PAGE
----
Core Document

Virginia Statute for Religious Freedom

Thomas Jefferson

January 16, 1786

Whereas Almighty God hath created the mind free; that all attempts to influence it by temporal punishments or burthens, or by civil incapacitations, tend only to beget habits of hypocrisy and meanness, and are a departure from the plan of the Holy author of our religion, who being Lord both of body and mind, yet chose not to propagate it by coercions on either, as it was in his Almighty power to do; that the impious presumption of Legislators and Rulers, civil as well as ecclesiastical, who being themselves but fallible and uninspired men, have assumed dominion over the faith of others, setting up their own opinions and modes of thinking as the only true and infallible, and as such endeavouring to impose them on others, hath established and maintained false religions over the greatest part of the world, and through all time; that to compel a man to furnish contributions of money for the propagation of opinions which he disbelieves, is sinful and tyrannical; that even the forcing him to support this or that teacher of his own religious persuasion, is depriving him of the comfortable liberty of giving his contributions to the particular pastor, whose morals he would make his pattern, and whose powers he feels most persuasive to righteousness, and is withdrawing from the ministry those temporary rewards, which proceeding from an approbation of their personal conduct, are an additional incitement to earnest and unremitting labours for the instruction of mankind; that our civil rights have no dependence on our religious opinions, any more than our opinions in physics or geometry; that therefore the proscribing any citizen as unworthy the public confidence, by laying upon him an incapacity of being called to offices of trust and emolument, unless he profess, or renounce this or that religious opinion, is depriving him injuriously, of those privileges and advantages, to which, in common with his fellow-citizens, he has a natural right; that it tends only to corrupt the principles of that religion it is meant to encourage, by bribing with a monopoly of worldly honours and emoluments, those who will externally profess and conform to it; that though indeed these are criminal who do not withstand such temptation, yet neither are those innocent who lay the bait in their way; that to suffer the civil Magistrate to intrude his powers into the field of opinion, and to restrain the profession or propagation of principles on supposition of their ill tendency, is a dangerous fallacy, which at once destroys all religious liberty, because he, being of course judge of that tendency, will make his opinions the rule of judgment, and approve or condemn the sentiments of others only as they shall square with or differ from his own; that it is time enough for the rightful purposes of Civil Government, for its officers to interfere when principles break out into overt acts against peace and good order; and finally, that truth is great and will prevail if left to herself; that she is the proper and sufficient antagonist to error, and has nothing to fear from the conflict, unless by human interposition disarmed of her natural weapons, free argument and debate, errors ceasing to be dangerous when it is permitted freely to contradict them:

Be it enacted by the General Assembly, That no man shall be compelled to frequent or support any religious worship, place, or Ministry whatsoever, nor shall be enforced, restrained, molested, or burthened in his body or goods, nor shall otherwise suffer on account of his religious opinions or belief; but that all men shall be free to profess, and by argument to maintain, their opinions in matters of religion, and that the same shall in no wise diminish, enlarge, or affect their civil capacities.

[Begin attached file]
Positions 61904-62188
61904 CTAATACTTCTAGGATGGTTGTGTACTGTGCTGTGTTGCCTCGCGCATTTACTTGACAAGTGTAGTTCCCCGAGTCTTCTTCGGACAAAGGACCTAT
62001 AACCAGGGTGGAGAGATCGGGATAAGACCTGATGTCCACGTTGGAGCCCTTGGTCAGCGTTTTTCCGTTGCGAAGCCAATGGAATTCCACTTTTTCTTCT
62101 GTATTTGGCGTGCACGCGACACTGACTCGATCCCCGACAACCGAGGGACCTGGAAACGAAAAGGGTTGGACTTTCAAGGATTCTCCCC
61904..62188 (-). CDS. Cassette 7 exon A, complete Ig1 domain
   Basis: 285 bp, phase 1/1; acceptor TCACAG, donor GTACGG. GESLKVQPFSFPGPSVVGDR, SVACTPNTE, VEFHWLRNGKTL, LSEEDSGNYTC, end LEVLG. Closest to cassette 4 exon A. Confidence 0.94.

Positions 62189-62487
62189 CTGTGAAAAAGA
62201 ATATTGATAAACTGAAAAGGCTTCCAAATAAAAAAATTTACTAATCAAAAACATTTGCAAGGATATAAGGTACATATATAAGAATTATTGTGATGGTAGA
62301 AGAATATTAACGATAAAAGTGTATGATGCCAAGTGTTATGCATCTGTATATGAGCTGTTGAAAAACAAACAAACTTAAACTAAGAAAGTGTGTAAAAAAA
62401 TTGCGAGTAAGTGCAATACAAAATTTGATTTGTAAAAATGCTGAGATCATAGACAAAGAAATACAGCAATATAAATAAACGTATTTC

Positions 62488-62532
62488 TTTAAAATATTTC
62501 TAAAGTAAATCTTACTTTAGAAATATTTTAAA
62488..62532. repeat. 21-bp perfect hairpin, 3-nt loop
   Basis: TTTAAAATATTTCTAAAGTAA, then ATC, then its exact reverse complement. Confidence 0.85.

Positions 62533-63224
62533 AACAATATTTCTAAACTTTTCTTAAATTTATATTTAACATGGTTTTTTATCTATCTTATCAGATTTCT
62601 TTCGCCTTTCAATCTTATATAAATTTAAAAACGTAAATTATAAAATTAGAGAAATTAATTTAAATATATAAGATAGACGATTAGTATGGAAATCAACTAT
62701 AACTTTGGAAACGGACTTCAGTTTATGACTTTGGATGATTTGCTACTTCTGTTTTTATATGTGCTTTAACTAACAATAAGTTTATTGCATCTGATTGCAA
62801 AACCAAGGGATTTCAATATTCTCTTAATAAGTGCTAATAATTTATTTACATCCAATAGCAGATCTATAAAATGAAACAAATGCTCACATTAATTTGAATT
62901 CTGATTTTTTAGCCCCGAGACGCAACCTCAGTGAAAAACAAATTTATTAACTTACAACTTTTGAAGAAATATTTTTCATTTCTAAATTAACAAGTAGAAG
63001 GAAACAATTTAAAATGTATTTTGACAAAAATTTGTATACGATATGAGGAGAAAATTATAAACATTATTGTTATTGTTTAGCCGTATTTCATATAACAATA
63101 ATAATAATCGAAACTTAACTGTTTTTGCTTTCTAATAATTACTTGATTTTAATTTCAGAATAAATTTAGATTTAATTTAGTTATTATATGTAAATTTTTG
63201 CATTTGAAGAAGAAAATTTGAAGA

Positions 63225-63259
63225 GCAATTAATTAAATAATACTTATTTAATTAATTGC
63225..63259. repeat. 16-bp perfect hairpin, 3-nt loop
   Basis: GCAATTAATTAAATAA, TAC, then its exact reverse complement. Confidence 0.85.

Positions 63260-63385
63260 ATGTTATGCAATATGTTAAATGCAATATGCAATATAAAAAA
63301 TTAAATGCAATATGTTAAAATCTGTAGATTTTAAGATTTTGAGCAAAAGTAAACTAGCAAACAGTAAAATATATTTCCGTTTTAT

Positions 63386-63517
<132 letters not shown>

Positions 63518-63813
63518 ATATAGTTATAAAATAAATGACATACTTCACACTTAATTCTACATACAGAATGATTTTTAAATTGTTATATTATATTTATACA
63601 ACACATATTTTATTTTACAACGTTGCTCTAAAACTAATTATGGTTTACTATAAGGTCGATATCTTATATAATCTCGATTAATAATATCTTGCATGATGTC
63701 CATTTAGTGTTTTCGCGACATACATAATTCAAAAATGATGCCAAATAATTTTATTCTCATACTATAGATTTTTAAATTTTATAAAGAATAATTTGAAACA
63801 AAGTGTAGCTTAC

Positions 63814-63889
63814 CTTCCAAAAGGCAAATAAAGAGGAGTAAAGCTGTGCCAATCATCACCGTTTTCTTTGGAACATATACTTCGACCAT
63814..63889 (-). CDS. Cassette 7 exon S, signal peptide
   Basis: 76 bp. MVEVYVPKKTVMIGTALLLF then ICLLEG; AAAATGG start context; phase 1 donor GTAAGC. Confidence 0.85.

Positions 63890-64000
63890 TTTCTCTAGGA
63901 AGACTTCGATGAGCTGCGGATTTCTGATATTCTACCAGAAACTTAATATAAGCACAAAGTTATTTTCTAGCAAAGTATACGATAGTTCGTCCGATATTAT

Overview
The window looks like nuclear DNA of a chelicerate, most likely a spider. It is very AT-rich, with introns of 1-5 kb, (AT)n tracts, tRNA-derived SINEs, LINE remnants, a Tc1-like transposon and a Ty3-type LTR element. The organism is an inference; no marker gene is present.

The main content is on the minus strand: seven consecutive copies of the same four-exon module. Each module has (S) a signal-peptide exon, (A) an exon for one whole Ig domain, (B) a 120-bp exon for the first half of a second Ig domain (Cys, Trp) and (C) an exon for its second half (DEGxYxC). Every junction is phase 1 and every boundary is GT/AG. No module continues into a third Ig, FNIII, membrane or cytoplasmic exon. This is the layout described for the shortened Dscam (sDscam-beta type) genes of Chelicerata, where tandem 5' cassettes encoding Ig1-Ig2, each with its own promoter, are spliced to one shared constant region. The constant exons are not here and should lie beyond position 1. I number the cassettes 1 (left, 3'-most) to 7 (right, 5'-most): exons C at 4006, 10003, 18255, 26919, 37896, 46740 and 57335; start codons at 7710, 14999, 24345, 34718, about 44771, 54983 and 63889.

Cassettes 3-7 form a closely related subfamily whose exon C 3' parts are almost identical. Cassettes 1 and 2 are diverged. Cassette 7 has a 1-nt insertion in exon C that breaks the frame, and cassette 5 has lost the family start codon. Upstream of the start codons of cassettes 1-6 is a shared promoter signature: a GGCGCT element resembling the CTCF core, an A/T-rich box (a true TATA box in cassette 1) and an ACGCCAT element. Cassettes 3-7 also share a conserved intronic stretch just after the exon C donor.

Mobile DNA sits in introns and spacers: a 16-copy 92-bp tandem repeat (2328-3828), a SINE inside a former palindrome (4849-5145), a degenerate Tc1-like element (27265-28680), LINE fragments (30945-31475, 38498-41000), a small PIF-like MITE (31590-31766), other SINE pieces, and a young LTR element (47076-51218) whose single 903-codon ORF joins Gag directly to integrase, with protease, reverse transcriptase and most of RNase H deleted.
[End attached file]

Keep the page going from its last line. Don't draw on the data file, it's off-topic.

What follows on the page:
And though we well know that this Assembly elected by the people for the ordinary purposes of legislation only, have no power to restrain the acts of succeeding Assemblies, constituted with powers equal to our own, and that therefore to effect in law; yet we are free to declare, and do declare, that the rights hereby asserted, are of the natural rights of mankind, and that if any act shall be hereafter passed to repeal the present, or to narrow its operation, such act shall be an infringement of natural right.

Source: Thomas Jefferson: Writings, ed. Merrill D. Peterson (New York: Library of America, 1984), 346-348.

Jefferson’s bill in defense of religious liberty begins and ends by contrasting human law to the authority and will of God. “Almighty God hath created the mind free,” Jefferson wrote, and any attempt by human law to coerce individuals regarding their religious practices or opinions would attempt to subvert the will of the Creator. Jefferson concluded the bill with an allusion to the “Laws of Nature and of Nature’s God” in the Declaration of Independence, distinguishing between what is just by nature and the merely positive laws of a particular society, which might or might not be just. In this, Jefferson proclaimed natural right as the permanent standard by which to measure the authority and justice of all man-made laws, especially those affecting the natural rights bestowed upon mankind by their Creator.     

 

Questions for consideration: Why should citizens not be compelled to support particular religions through taxes? Why should government refrain from dictating official religious opinions? What admonition does Jefferson give to future legislators and why? Do Jefferson’s views on religious freedom agree with those of James Madison in his Memorial and Remonstrance?     

TeachingAmericanHistory.org is a project of the Ashbrook Center at Ashland University

401 College Avenue | Ashland, Ohio 44805 (419) 289-5411 | (877) 289-5411 (Toll Free)

info@TeachingAmericanHistory.org